Competency E: How My World View Impacts My Work With Others

“Doubt is what allows a single gesture to have a heart.” – Fanny Howe

“Wonder is the fact that the world has never ceased to be real.” – Dan Beachy-Quick

“Doubt is a pain too lonely to know that faith is his twin brother.” – Kahlil Gibran

“Wisdom begins in wonder.” – Socrates

“Doubt everything. Find your own light.” – Buddha

“From wonder into wonder existence opens.” – Lao Tzu

I operate from this world view of doubt and wonder and faith, and I need all three to be an educator. My faith is in humanity, in potential, in possibility, and in love. I learn more to do more, and I try at all times to live now, and now, and now. My privilege provides me with a world of promise and opportunity and choice. My relationships nurture and support me. I love adventure and travel and stretching my comfort zone (but not every day!). I appreciate down time, alone time, silly television show time, good food time, and gathering time for ¬†good friends in laughter and conversation. My goals include continuously improving, continuously finding my place in the world, and continuously making meaning and examining my purpose. I hope to be a good colleague, a good advisor, a good friend, a good wife, a good mother, but I know that my definition of good may be different than others. My view of the world is expansive, beautiful, tragic, wondrous, broken, on-the-verge, and emergent. I have hope, but I’m frustrated by oppression, discrimination, bureaucracy, misinformation, fear, and anger. I hope that I can beat these back in my corner of the world, in my work and in my life.

But I know that my views may conflict with colleagues or students or others I may encounter. And I may make assumptions about their values because I hold my values so dear, believing for a moment that they must hold my values close as well. When I encounter others with strong religious beliefs, I check myself for bias and assumptions because my faith comes out of secular humanism. When I encounter others who may have particular views about the rights of particular groups of people, I check myself and measure my conversation with respect, but I cannot back down when it comes to oppression and discrimination. When I encounter those who are afraid, I must remember that I have little to be fearful of when others may have much. When I encounter people who seem so positive with little thought to the atrocities of the world, I don’t challenge, I suggest: books, movies, articles, documentaries that changed and challenged my understanding and my views. I’m careful not to push those views on others. They will resent that action; they will become defensive and fight harder for their beliefs. When I encounter people with little social capital or privilege, I am reminded of my own privilege in exploration, in being an artist, in family support, in choices I made because I was able to make those choices. Not everyone has the freedom that I had to experiment and fail and try again. But I do want to encourage others in whatever choices they make, whatever values they hold, whatever life they want to lead.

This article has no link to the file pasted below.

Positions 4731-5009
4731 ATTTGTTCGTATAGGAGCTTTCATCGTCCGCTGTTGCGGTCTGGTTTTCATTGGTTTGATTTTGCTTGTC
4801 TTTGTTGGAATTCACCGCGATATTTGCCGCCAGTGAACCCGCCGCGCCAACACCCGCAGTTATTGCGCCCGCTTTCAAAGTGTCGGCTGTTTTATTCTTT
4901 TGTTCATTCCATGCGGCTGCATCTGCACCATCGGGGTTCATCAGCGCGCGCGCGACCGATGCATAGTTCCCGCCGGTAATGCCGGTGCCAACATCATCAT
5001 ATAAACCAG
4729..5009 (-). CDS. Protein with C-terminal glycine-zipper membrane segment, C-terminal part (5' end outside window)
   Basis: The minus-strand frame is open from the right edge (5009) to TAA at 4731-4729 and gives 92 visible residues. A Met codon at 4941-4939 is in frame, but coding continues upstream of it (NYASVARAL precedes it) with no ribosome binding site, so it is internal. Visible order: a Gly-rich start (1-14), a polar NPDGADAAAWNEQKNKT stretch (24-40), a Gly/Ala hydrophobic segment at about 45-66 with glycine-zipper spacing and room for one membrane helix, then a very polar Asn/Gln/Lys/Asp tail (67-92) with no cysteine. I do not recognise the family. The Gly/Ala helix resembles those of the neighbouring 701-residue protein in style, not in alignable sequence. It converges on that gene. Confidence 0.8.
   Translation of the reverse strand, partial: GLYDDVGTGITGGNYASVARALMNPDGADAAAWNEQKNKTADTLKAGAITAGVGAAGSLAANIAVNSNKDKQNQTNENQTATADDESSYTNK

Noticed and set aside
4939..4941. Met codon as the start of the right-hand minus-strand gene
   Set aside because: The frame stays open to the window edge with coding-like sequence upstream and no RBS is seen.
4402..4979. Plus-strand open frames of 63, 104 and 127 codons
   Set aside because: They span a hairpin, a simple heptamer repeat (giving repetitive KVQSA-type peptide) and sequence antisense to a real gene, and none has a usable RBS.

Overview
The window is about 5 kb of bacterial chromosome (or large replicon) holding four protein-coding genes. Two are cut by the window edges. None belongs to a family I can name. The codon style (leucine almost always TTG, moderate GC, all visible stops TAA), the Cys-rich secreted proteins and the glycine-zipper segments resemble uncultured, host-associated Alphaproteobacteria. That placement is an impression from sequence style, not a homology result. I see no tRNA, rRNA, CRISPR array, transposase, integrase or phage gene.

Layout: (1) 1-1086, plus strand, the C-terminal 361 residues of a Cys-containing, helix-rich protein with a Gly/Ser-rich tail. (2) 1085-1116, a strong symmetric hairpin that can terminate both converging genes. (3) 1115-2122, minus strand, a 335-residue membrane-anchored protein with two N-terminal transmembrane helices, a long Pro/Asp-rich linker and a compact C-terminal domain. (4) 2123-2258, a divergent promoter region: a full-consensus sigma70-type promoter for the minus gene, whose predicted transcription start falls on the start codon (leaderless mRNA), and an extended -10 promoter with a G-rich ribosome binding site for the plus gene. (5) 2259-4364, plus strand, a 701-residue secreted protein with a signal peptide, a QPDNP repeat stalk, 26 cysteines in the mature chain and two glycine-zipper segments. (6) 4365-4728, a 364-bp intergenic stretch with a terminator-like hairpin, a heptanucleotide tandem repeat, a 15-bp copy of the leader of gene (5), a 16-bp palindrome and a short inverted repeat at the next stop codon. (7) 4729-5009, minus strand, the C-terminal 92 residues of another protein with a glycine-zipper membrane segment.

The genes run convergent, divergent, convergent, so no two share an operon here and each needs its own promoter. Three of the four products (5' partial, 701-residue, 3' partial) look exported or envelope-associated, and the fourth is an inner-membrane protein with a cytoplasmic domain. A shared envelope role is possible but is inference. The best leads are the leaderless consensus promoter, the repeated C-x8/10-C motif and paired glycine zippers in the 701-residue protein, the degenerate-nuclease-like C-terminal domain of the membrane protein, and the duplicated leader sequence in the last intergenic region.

2 Responses to “Competency E: How My World View Impacts My Work With Others”

  1. Anne Lapour says:

    Beautifully written and expressed. Have there been particular moments in your one-on-one work with students where you see your worldview and assumptions challenging you?

    • Although no one particular moment comes to mind, I know that whenever I encounter students who are reluctant to explore options, in academics or careers, that might have less monetary payoff, I tend to champion those options. Because I’ve always followed my heart to guide my choices and not my material needs, I hope that students will see the value in doing the same. But then I need to remind myself that their values are not my values, and they might have more need for material possessions, or prestige, or influence, or power, or security. This conversation definitely happens in my head a lot!

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